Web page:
Ahad, 27 April 2014

The Star Online: Lifestyle: Health

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The Star Online: Lifestyle: Health

Critical planning

Posted: 26 Apr 2014 09:00 AM PDT

What are the various types of critical illness plans offered in Malaysia?

The last article in this ongoing series on critical health insurance stressed the importance of conducting research before deciding to purchase an insurance plan.

To rehash, some of the few things one should keep in mind are:

Do I really need critical illness cover? How much do I need?

The answer is usually yes. How much depends on your savings, and usually, only the very well-off will be able to afford the medical costs that will arise without a plan.

Perform a careful analysis of the expenses that would arise if you were diagnosed with an illness, both direct costs (hospitalisation and medical fees), as well as indirect costs (loss of income, debt or loans that you may have to still repay while ill).

You have to decide what percentage of the costs should be covered by a policy and what should come from your savings. This should be the minimum coverage your policy offers.

Take into consideration that the expected increase in medical and hospitalisation costs is 12-15% per year, so do factor that into your calculations.

What does critical illness cover encompass?

Most critical illness plans cover a wide range of common critical illnesses.

The three most commonly diagnosed critical illnesses in Malaysia are heart disease, stroke and cancer.

What else should I do before purchasing a policy?

Take into consideration maximum benefits versus costs; the kind of deductibles (the less, the better); and the waiting period between claims (the shorter, the better).

This week we look at the various types of critical illness plans that are offered.

There are three common variants:

1. The term policy

This term policy is usually claimable upon the event of a critical illness diagnosis, and is generally inexpensive, but because of that, coverage can be limited and expires after the insured reaches a certain age – conventionally, 70 years old.

2. Whole life policy

The critical illness coverage comes as a rider, with death and disability coverage too.

Owning a such policy would allow for the insured to claim upon diagnosis of an illness, so that the monies can be used to get better or replace income while ill, while the policy still remains in force, which means getting benefits upon death or disability.

3. Investment-linked

The critical illness coverage is also available as a rider, and works similar to a whole life policy, but the value of the policy may grow with time, as a portion of the premiums paid will be used for investments, and another portion for insurance costs.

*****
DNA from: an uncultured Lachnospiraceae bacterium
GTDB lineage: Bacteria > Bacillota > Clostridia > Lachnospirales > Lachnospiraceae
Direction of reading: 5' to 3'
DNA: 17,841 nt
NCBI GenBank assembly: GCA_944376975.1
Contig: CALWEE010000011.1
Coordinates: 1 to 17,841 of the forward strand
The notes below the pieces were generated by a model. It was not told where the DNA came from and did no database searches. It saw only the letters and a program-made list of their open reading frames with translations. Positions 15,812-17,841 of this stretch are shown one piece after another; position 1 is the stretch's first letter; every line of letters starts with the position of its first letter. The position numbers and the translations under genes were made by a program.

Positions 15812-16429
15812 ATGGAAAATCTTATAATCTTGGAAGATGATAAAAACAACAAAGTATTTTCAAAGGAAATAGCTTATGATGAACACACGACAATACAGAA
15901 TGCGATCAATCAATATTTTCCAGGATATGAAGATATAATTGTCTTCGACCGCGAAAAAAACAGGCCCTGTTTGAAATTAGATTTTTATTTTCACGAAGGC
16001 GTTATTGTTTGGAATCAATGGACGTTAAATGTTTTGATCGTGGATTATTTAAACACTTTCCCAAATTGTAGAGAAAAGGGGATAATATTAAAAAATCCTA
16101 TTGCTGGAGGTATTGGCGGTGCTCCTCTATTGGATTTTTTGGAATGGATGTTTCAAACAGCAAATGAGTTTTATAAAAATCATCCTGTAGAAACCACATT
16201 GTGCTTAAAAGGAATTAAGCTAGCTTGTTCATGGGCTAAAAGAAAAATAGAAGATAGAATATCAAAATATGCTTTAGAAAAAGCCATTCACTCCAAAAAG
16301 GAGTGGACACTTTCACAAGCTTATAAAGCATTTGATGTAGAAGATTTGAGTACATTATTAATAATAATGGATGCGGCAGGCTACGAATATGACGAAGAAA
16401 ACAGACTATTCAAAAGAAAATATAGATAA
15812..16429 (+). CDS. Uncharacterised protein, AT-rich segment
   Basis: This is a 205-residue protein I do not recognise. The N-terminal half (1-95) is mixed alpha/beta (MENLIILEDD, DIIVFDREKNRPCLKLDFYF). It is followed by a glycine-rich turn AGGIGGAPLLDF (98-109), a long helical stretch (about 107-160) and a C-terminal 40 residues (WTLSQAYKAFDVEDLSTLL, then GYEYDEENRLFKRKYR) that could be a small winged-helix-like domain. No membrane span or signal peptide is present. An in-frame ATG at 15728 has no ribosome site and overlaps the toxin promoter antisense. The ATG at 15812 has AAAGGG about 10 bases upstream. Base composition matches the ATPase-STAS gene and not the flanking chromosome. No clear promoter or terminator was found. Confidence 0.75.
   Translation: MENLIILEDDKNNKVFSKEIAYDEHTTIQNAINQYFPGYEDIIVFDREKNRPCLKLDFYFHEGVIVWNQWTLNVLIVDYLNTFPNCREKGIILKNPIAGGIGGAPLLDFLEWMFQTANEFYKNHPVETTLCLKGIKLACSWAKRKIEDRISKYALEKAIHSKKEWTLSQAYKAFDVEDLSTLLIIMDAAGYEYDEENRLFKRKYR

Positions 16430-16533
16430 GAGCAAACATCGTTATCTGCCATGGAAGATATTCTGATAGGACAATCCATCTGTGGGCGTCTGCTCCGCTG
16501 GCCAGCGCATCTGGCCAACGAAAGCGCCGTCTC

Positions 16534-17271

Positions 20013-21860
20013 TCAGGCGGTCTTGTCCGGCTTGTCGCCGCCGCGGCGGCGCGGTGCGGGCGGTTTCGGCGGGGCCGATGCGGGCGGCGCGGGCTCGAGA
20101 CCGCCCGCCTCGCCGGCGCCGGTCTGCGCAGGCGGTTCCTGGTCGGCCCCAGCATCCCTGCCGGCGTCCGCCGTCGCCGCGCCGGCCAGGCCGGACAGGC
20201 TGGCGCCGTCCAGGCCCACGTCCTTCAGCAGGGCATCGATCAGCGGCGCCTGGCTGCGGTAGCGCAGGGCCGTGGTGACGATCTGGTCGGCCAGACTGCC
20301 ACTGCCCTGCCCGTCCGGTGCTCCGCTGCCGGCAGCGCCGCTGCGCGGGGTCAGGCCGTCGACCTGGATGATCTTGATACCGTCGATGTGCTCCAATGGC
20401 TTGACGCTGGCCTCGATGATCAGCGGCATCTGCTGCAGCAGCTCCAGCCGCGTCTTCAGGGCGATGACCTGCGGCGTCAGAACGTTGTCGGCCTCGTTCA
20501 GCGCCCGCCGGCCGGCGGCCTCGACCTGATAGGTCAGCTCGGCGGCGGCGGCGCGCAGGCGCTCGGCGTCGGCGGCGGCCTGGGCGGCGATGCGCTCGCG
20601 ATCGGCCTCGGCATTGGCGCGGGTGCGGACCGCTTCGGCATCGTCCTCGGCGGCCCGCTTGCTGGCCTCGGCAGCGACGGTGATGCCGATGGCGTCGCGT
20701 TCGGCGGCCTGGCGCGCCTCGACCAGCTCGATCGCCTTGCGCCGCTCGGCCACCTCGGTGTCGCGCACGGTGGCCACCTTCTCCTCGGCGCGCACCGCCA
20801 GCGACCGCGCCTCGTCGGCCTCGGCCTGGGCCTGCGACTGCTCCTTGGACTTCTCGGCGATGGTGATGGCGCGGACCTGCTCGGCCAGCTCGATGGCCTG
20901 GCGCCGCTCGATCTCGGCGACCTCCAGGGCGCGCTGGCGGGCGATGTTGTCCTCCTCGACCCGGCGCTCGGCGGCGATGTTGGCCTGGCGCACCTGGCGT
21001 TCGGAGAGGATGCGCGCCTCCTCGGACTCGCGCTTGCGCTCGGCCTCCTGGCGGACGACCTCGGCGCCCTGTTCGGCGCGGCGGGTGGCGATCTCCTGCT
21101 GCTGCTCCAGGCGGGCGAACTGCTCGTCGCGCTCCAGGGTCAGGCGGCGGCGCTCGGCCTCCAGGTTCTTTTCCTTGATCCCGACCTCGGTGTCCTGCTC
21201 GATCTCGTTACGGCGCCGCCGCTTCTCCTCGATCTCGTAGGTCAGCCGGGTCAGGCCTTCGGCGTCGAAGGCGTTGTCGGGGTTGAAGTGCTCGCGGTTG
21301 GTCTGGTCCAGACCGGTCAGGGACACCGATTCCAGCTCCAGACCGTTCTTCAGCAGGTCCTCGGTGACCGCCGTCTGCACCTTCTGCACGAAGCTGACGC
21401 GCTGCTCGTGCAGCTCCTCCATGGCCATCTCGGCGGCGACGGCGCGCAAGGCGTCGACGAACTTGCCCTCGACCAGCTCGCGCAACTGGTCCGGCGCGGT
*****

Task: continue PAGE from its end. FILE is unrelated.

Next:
Besides these three variants of critical illness products, there are also certain terms that refer to when the benefits will be paid.

Payout options may change as the diagnosis and treatment of critical illness advances in accordance with the times, and knowing these terms is important in making a decision to purchase a policy.

·"Basic" 36 critical illnesses – Upon the diagnosis of any of the 36 defined critical illnesses, a lump sum benefit will be paid out.

Affordable as these plans may be, there could be multiple caveats when it comes to claims.

Insurers may have some unwieldy definitions as to when a disease turns "critical".

When the severity of the disease does not meet that definition, or if the critical illness is in its early stages, or even if the invasiveness of the disease is ambiguous, customers may not be able to make a claim and are required to wait the illness out for further inspection and subsequent diagnoses.

This can be highly frustrating!

·"Multiple" critical illness – Traditional critical illness policies lapse after a single claim has been made.

However, it is becoming increasingly popular to offer "multiple" critical illnesses cover because of the higher chance of contracting more than one critical illness in a lifetime.

Plans usually allow customers to claim twice or thrice.

It is extremely important to carefully read the policy for the definition of "multiple" critical illness cover, as insurers tend to group the critical illnesses, and a second or third claim can only be made when the illness is not a recurrence of the same illness, and belongs to a different group.

These groups are characterised by where the illness originated from, which organ it affects, and if any critical illnesses could possibly be co-related.

·"Early stage" critical illness – Early stage critical illness plans pay a partial amount of the lump sum benefit when a critical illness is diagnosed, but is not considered to be at a stage that is severe.